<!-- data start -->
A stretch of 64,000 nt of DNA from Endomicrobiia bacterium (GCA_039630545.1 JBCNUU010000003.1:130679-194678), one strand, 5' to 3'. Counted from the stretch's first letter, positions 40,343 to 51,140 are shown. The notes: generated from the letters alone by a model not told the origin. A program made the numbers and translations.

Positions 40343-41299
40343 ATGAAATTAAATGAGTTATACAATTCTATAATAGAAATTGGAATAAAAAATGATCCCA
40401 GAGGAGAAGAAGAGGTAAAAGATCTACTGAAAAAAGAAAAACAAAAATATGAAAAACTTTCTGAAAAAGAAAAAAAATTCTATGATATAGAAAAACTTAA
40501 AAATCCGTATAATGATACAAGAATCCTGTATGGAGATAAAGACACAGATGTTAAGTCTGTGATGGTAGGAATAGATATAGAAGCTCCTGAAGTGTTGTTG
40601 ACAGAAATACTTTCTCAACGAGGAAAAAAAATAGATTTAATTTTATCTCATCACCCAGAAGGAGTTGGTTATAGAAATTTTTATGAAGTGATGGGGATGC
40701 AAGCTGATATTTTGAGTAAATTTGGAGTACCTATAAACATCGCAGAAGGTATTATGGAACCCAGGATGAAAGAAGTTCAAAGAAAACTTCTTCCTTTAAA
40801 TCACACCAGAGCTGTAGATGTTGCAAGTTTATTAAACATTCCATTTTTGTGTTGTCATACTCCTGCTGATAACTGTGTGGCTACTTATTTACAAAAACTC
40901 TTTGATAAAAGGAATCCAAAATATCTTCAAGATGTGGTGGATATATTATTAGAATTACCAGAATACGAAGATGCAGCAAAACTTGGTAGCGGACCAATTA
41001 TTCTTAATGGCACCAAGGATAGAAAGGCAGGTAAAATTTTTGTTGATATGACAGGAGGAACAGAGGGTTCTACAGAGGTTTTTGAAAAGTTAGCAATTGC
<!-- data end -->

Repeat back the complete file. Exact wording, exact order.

A stretch of 64,000 nt of DNA from Endomicrobiia bacterium (GCA_039630545.1 JBCNUU010000003.1:130679-194678), one strand, 5' to 3'. Counted from the stretch's first letter, positions 40,343 to 51,140 are shown. The notes: generated from the letters alone by a model not told the origin. A program made the numbers and translations.

Positions 40343-41299
40343 ATGAAATTAAATGAGTTATACAATTCTATAATAGAAATTGGAATAAAAAATGATCCCA
40401 GAGGAGAAGAAGAGGTAAAAGATCTACTGAAAAAAGAAAAACAAAAATATGAAAAACTTTCTGAAAAAGAAAAAAAATTCTATGATATAGAAAAACTTAA
40501 AAATCCGTATAATGATACAAGAATCCTGTATGGAGATAAAGACACAGATGTTAAGTCTGTGATGGTAGGAATAGATATAGAAGCTCCTGAAGTGTTGTTG
40601 ACAGAAATACTTTCTCAACGAGGAAAAAAAATAGATTTAATTTTATCTCATCACCCAGAAGGAGTTGGTTATAGAAATTTTTATGAAGTGATGGGGATGC
40701 AAGCTGATATTTTGAGTAAATTTGGAGTACCTATAAACATCGCAGAAGGTATTATGGAACCCAGGATGAAAGAAGTTCAAAGAAAACTTCTTCCTTTAAA
40801 TCACACCAGAGCTGTAGATGTTGCAAGTTTATTAAACATTCCATTTTTGTGTTGTCATACTCCTGCTGATAACTGTGTGGCTACTTATTTACAAAAACTC
40901 TTTGATAAAAGGAATCCAAAATATCTTCAAGATGTGGTGGATATATTATTAGAATTACCAGAATACGAAGATGCAGCAAAACTTGGTAGCGGACCAATTA
41001 TTCTTAATGGCACCAAGGATAGAAAGGCAGGTAAAATTTTTGTTGATATGACAGGAGGAACAGAGGGTTCTACAGAGGTTTTTGAAAAGTTAGCAATTGC